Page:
Chef Yaroslav Artyukh

[dropcap size=small]T[/dropcap]he meal starts with an edible candle: richly aromatic, amber-like garlic butter shaped into a stick complete with a wick. Once lit, the butter slowly pools at the base of the candlestick, and guests dip bread in, as one would with olive oil. It might feature the exact same components that start a typical meal in an Ukrainian home, yet with that little bit of inventiveness, even the bread course has become memorable.

Such is the culinary genius of Ukrainian chef Yaroslav Artyukh. The 27-year-old chef-owner of four-year-old Kiev-based restaurant Kanapa cites the likes of Heston Blumenthal as a source of inspiration, but truth be told, his motherland’s cuisine is his biggest inspiration. “We have such a diverse range of produce, from the Carpathian Mountains in the west and the Black Sea in the south. Together with our country’s rich historical and cultural influences, it has given us a unique cuisine.”

Indeed, those unfamiliar with the country might have their memory stuck in 2014, when the nation faced political unrest. Yet, look further back and you will find that Ukraine was the influential religious and cultural centre of the first eastern Slavic state during the 10th and 11th centuries. The Ukrainians have always been proud of their culture, and in recent years – with the country’s economy on an upward trend – there has been reinvigorated efforts to celebrate it. Artyukh belongs to a young generation of chefs who are doing their part to bring the cuisine of Ukraine to the world – and they are doing things differently.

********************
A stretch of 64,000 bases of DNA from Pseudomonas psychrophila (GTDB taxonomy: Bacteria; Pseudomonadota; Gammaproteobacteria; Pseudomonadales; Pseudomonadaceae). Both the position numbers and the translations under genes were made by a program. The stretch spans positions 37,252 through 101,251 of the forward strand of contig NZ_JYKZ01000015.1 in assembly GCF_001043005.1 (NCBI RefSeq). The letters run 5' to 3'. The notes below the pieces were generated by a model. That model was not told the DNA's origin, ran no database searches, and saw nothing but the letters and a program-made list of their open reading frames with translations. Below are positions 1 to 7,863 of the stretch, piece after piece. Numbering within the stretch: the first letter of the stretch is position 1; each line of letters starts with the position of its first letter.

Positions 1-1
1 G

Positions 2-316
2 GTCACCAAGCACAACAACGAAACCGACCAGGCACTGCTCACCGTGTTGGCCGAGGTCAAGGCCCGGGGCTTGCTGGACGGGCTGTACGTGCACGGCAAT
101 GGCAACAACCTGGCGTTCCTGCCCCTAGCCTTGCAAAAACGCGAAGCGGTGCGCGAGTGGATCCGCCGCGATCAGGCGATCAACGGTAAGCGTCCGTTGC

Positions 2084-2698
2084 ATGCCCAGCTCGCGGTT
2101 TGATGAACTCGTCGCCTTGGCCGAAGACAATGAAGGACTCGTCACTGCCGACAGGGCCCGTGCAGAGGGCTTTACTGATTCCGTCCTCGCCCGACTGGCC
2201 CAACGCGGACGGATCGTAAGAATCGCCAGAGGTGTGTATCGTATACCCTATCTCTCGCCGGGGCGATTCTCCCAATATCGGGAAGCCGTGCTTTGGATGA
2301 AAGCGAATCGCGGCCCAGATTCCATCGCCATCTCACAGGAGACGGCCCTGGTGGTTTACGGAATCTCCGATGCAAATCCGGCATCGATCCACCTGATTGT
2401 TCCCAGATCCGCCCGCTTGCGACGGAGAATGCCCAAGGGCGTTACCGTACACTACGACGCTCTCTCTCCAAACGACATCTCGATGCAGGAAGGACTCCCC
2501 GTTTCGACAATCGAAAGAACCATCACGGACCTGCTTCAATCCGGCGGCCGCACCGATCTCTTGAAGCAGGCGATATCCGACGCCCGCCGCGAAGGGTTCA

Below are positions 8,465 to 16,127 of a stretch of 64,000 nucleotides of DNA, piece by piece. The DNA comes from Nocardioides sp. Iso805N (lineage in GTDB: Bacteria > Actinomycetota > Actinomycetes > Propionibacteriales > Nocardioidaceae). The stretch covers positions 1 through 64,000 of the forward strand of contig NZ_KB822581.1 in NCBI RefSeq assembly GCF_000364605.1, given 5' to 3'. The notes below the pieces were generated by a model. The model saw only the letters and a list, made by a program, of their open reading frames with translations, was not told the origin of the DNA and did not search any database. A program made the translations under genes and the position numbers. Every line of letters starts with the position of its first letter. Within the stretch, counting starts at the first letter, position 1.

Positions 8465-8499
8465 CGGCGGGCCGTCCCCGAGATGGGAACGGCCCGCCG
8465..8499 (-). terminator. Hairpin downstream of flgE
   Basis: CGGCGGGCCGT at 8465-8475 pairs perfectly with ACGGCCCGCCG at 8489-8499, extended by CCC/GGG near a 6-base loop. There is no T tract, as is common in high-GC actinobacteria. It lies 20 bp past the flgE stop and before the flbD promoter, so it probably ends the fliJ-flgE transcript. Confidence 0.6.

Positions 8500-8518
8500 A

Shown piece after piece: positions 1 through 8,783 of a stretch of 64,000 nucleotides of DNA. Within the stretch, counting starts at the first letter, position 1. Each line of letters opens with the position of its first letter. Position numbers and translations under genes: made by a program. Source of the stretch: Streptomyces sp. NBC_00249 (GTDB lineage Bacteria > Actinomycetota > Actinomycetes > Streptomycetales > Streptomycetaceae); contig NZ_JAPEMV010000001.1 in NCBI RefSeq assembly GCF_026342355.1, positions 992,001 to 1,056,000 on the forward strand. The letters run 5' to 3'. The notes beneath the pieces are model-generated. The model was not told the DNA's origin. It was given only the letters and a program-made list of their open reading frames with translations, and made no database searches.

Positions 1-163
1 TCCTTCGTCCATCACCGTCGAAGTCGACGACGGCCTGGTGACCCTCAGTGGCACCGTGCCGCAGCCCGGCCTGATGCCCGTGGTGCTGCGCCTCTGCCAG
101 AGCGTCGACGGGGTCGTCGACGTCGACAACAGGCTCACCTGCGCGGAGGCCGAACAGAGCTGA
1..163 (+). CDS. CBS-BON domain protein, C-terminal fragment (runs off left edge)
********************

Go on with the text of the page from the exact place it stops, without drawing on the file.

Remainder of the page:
“Ukrainian food is all about balance. Heavier dishes are paired with fermented foods to cut the richness; and fresh produce – like the wild garlic and morels of spring, the cucumbers of summer, which we marinate simply with salt and dill – are treated delicately,” shares Artyukh with The Peak, during an exclusive dinner hosted by the Ukranian ambassador to Singapore Dmytro Senik.

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 Such characteristics lend well to the fine dining table, and it is only natural that a league of young chefs are applying a contemporary twist to traditional flavours. Serving the dishes from his restaurant in Kiev, Artyukh presented a menu of delightful dishes.
Dollops of fine cod fish mousse atop a wafer of dehydrated fish skin, garnished with curls of dill and pieces of pike caviar, was a delightful mix of traditional flavours, packaged into a fine amuse bouche. A light porcini mushroom broth is served with a sphere of sour cream, which breaks at the gentlest touch to lend the dish a luxurious mouthfeel. And a tender sliver of lamb’s tongue, though seemingly rich and presented in a traditional manner with meat sauce and polenta, still surprises with the perfectly on-point texture and lifted flavours of every component.

There is indeed a very elegant dimension to Ukrainian cuisine, beyond the stereotypical dishes of borscht and chicken Kiev. And it awaits the world to explore it.